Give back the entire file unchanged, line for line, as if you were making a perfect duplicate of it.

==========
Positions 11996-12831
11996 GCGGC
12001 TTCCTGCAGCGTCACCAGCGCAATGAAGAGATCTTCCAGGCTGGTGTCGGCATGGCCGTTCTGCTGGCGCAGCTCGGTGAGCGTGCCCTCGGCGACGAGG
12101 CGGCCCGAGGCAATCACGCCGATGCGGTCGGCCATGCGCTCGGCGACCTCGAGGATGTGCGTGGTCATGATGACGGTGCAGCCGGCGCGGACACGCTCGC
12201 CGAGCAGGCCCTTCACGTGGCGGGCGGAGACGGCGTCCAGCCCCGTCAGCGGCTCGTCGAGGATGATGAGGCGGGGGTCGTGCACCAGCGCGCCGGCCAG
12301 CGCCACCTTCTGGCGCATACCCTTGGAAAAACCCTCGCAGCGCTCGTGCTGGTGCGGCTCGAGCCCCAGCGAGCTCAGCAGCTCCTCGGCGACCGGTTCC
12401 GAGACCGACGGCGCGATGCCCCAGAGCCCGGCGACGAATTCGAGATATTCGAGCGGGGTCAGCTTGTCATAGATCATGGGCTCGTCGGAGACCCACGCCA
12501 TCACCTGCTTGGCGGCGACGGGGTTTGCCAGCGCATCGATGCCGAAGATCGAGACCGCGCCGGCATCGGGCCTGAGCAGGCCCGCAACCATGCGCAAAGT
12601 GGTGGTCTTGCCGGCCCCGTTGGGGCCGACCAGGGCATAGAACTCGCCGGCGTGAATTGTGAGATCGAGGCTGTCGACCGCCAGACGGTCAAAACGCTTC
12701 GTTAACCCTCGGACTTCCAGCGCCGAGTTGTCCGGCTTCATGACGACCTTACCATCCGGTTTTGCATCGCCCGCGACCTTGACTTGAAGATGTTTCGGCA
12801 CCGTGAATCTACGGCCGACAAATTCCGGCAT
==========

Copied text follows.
Positions 11996-12831
11996 GCGGC
12001 TTCCTGCAGCGTCACCAGCGCAATGAAGAGATCTTCCAGGCTGGTGTCGGCATGGCCGTTCTGCTGGCGCAGCTCGGTGAGCGTGCCCTCGGCGACGAGG
12101 CGGCCCGAGGCAATCACGCCGATGCGGTCGGCCATGCGCTCGGCGACCTCGAGGATGTGCGTGGTCATGATGACGGTGCAGCCGGCGCGGACACGCTCGC
12201 CGAGCAGGCCCTTCACGTGGCGGGCGGAGACGGCGTCCAGCCCCGTCAGCGGCTCGTCGAGGATGATGAGGCGGGGGTCGTGCACCAGCGCGCCGGCCAG
12301 CGCCACCTTCTGGCGCATACCCTTGGAAAAACCCTCGCAGCGCTCGTGCTGGTGCGGCTCGAGCCCCAGCGAGCTCAGCAGCTCCTCGGCGACCGGTTCC
12401 GAGACCGACGGCGCGATGCCCCAGAGCCCGGCGACGAATTCGAGATATTCGAGCGGGGTCAGCTTGTCATAGATCATGGGCTCGTCGGAGACCCACGCCA
12501 TCACCTGCTTGGCGGCGACGGGGTTTGCCAGCGCATCGATGCCGAAGATCGAGACCGCGCCGGCATCGGGCCTGAGCAGGCCCGCAACCATGCGCAAAGT
12601 GGTGGTCTTGCCGGCCCCGTTGGGGCCGACCAGGGCATAGAACTCGCCGGCGTGAATTGTGAGATCGAGGCTGTCGACCGCCAGACGGTCAAAACGCTTC
12701 GTTAACCCTCGGACTTCCAGCGCCGAGTTGTCCGGCTTCATGACGACCTTACCATCCGGTTTTGCATCGCCCGCGACCTTGACTTGAAGATGTTTCGGCA
12801 CCGTGAATCTACGGCCGACAAATTCCGGCAT